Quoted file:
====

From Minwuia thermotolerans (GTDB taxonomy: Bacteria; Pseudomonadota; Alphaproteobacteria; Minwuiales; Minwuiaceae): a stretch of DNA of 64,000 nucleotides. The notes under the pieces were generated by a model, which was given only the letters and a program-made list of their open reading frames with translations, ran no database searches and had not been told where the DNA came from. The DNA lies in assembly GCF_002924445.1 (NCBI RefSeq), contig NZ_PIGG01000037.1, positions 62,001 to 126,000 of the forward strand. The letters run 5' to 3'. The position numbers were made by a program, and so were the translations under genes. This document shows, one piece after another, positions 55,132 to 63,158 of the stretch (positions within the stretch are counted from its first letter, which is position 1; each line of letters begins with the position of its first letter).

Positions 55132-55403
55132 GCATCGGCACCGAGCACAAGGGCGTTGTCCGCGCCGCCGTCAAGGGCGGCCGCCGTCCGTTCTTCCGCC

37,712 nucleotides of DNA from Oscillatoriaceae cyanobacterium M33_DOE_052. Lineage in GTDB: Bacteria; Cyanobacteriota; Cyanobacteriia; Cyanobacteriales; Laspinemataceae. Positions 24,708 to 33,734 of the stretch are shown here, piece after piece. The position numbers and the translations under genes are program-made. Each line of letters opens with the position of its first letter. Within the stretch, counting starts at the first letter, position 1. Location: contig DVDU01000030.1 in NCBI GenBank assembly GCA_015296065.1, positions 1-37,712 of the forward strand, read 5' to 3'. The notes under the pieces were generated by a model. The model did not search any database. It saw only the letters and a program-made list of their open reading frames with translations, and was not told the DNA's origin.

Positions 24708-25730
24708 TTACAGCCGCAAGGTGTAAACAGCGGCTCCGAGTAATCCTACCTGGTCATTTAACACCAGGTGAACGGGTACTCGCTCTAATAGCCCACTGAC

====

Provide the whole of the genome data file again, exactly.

From Minwuia thermotolerans (GTDB taxonomy: Bacteria; Pseudomonadota; Alphaproteobacteria; Minwuiales; Minwuiaceae): a stretch of DNA of 64,000 nucleotides. The notes under the pieces were generated by a model, which was given only the letters and a program-made list of their open reading frames with translations, ran no database searches and had not been told where the DNA came from. The DNA lies in assembly GCF_002924445.1 (NCBI RefSeq), contig NZ_PIGG01000037.1, positions 62,001 to 126,000 of the forward strand. The letters run 5' to 3'. The position numbers were made by a program, and so were the translations under genes. This document shows, one piece after another, positions 55,132 to 63,158 of the stretch (positions within the stretch are counted from its first letter, which is position 1; each line of letters begins with the position of its first letter).

Positions 55132-55403
55132 GCATCGGCACCGAGCACAAGGGCGTTGTCCGCGCCGCCGTCAAGGGCGGCCGCCGTCCGTTCTTCCGCC

37,712 nucleotides of DNA from Oscillatoriaceae cyanobacterium M33_DOE_052. Lineage in GTDB: Bacteria; Cyanobacteriota; Cyanobacteriia; Cyanobacteriales; Laspinemataceae. Positions 24,708 to 33,734 of the stretch are shown here, piece after piece. The position numbers and the translations under genes are program-made. Each line of letters opens with the position of its first letter. Within the stretch, counting starts at the first letter, position 1. Location: contig DVDU01000030.1 in NCBI GenBank assembly GCA_015296065.1, positions 1-37,712 of the forward strand, read 5' to 3'. The notes under the pieces were generated by a model. The model did not search any database. It saw only the letters and a program-made list of their open reading frames with translations, and was not told the DNA's origin.

Positions 24708-25730
24708 TTACAGCCGCAAGGTGTAAACAGCGGCTCCGAGTAATCCTACCTGGTCATTTAACACCAGGTGAACGGGTACTCGCTCTAATAGCCCACTGAC